Augustus Pollack, a revered businessman who founded West Virginia's largest cigar manufacturer, has been elected posthumously to the Wheeling Hall of Fame in the Business, Industry and Professions category.
The Hall of Fame board announced that Pollack, Marc Harshman, G. Ogden Nutting, the late Stanley Romanoski and the late Rosemary Front will be inducted during a banquet at WesBanco Arena in Wheeling Saturday, April 20. Doors will be open for the general public at 5:30 p.m. Dinner will be served at 6:30 p.m. Tickets may be purchased from Hall of Fame board members or at the arena.
Board members said they are trying to locate descendants of Pollack to attend the ceremony. The 19th-century businessman and his wife, Rosalie, had a son and six daughters.
Pollack, born in Germany in 1830, emigrated to the United States at age 18.
He settled in Baltimore and opened a notions and fancy goods business that he moved to Wheeling in 1854. He established another business in Grafton, W.Va., in 1858. Pollack moved to Wheeling permanently in 1860 and lived with his family above his Main Street business. He resided in Wheeling until his death on April 23, 1906.
Pollack founded his signature business, Crown Stogies, in East Wheeling in 1871. In 15 years, Crown Stogies grew to become West Virginia's largest cigar manufacturer. At their peak, his two factories employed more than 500 people. His factory, spanning 18th and 19th streets from Chapline to Eoff streets, was one of the largest cigar factories in the world. In an obituary, the Wheeling News-Register declared that no one deserved "more credit for the Wheeling stogie's prestige."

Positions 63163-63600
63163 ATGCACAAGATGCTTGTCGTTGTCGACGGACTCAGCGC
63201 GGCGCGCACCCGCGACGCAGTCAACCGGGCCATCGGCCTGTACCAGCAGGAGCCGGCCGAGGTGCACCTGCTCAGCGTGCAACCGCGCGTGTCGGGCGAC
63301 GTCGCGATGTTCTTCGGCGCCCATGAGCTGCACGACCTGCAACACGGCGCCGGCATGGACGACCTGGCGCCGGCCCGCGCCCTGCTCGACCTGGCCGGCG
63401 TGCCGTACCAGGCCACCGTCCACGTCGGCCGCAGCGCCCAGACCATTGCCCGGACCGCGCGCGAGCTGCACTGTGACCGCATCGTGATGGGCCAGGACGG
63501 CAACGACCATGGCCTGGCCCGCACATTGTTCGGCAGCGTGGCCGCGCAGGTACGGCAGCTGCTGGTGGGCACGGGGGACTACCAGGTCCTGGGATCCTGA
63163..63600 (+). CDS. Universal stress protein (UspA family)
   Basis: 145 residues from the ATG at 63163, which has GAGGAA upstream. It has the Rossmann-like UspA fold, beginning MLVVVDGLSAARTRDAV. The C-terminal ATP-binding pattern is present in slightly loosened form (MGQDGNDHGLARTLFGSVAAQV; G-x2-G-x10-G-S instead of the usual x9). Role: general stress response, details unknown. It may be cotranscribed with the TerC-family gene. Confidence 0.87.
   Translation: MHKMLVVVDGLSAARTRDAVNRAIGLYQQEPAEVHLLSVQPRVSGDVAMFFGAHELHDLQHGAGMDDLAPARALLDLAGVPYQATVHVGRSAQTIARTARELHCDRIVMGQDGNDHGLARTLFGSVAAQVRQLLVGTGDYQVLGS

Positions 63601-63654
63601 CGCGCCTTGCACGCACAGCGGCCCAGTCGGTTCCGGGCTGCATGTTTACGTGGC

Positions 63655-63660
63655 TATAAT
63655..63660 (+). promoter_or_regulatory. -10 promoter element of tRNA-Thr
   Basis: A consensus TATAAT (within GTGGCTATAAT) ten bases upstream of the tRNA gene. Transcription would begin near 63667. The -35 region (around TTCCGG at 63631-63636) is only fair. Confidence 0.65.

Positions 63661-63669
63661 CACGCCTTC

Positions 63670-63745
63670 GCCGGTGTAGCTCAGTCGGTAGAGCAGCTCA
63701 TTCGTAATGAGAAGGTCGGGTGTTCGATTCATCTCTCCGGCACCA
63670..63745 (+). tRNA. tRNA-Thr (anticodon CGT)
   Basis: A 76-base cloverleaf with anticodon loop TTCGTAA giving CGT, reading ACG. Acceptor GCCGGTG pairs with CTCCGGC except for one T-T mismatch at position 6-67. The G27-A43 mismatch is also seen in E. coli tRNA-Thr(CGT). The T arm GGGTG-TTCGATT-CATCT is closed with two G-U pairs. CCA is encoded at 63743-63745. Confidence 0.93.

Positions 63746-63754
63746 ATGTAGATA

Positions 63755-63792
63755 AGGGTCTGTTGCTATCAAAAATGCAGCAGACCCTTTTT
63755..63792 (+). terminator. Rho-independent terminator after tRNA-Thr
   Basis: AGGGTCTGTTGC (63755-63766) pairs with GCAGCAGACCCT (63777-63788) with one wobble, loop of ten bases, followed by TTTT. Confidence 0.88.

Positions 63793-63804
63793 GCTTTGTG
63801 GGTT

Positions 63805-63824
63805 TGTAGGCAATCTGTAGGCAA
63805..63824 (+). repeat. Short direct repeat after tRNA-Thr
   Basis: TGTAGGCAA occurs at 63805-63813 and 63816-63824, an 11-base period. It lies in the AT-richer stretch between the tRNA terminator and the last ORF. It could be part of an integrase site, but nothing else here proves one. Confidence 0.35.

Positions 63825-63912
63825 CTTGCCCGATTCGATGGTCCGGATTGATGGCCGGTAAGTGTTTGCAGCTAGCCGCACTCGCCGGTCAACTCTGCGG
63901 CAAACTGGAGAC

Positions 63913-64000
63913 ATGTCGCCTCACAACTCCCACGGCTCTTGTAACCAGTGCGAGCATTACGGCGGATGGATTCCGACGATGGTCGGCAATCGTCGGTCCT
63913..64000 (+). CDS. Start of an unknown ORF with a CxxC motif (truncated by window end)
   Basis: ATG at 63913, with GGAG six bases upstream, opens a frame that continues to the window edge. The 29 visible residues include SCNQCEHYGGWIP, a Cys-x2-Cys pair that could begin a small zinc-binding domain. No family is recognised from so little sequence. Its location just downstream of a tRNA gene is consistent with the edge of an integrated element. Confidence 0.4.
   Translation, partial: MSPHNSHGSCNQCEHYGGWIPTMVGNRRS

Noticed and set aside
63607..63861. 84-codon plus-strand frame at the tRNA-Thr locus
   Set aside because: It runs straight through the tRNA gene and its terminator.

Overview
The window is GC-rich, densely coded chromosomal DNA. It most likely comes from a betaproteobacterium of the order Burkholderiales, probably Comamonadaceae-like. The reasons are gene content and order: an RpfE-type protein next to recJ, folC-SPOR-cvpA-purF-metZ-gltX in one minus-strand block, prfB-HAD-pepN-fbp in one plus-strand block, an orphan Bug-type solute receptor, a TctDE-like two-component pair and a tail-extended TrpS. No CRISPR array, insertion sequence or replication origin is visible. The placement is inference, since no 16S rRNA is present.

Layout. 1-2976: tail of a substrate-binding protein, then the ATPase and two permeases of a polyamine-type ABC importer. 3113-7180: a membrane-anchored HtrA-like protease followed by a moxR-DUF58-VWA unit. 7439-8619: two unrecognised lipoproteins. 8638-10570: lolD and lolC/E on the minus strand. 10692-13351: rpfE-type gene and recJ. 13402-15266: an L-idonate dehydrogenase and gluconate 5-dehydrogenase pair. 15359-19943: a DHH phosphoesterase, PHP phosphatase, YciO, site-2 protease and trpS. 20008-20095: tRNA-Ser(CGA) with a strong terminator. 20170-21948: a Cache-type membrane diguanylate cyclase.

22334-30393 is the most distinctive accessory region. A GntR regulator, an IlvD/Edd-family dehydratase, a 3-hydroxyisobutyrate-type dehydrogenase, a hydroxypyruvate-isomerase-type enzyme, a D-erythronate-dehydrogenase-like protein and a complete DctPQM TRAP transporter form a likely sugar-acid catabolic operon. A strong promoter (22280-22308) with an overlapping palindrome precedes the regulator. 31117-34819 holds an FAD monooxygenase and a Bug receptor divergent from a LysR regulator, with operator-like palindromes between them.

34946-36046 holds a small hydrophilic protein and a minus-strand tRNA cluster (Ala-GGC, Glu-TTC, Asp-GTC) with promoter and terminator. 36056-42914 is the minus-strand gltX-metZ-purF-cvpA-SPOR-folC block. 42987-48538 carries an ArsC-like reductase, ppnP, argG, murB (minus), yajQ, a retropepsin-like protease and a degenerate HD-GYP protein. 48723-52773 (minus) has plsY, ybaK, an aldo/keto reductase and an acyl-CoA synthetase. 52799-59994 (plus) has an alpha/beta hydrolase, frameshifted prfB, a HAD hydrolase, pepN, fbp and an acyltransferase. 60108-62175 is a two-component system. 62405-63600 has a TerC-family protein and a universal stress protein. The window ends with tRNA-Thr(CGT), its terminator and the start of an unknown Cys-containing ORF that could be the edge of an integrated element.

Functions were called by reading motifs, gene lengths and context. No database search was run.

Hall of Fame officials stated, "Known to work 16-hour days at his office on Water Street, Pollack did not ask more of his employees than he did of himself. He paid them well and maintained an open-door policy regarding employee concerns over work conditions, hours and wages - an unusually progressive attitude for a 19th-century entrepreneur. ... His policies influenced other local stogie manufacturers, rendering stogie-making Wheeling's most desirable career choice for the working class."
Pollack's employees and their union brethren demonstrated their affection for Pollack in an unprecedented manner, Hall of Fame officials said. After Pollack's death, local labor unions collected donations from their membership to erect a large monument in his honor. Depicting a handshake between employee and employer, the monument was placed on the grounds of Wheeling's city building. It was later moved to its current site on Main Street near the Fort Henry Bridge entrance ramp.
"The Pollack monument is thought to be the only memorial ever built by labor in honor of a business owner," Hall of Fame officials said.
As a civic leader, Pollack served on the board of education and as an elector on Benjamin Harrison's presidential ticket. A devoted Unionist during the Civil War, Pollack allowed the U.S. military to use his Grafton buildings without charge for the war effort. He was involved in establishing a German American volunteer company and bringing the Pittsburgh, Cincinnati & St. Louis Railroad into Wheeling.
A German Jew, Pollack was an active member of Wheeling's German immigrant community. He helped to establish a German language newspaper, The Patriot, and served as president of the German Bank and German Fire Insurance companies. Pollack was named honorary president of the 1885 Saengerfest, a large German singing festival in Wheeling. In 1870, he helped raise money for widows and orphans of German soldiers killed in war.
Pollack served as a director of the Linsly Institute and a trustee of the Female College. He was a generous patron of the arts, particularly classical music.
Members of the Hall of Fame board are chairman Jim Squibb, Wayne Barte, Laura Carter, Richard Coury, Robert DeFrancis, Sean Duffy, Jeanne Finstein, Anne Foreman, Doug Huff, William Ihlenfeld, James Kepner, William Nutting, Patricia Pockl, Bettie Steele, Kate Quinn, Dianna Vargo and Wheeling City Council representative Don Atkinson.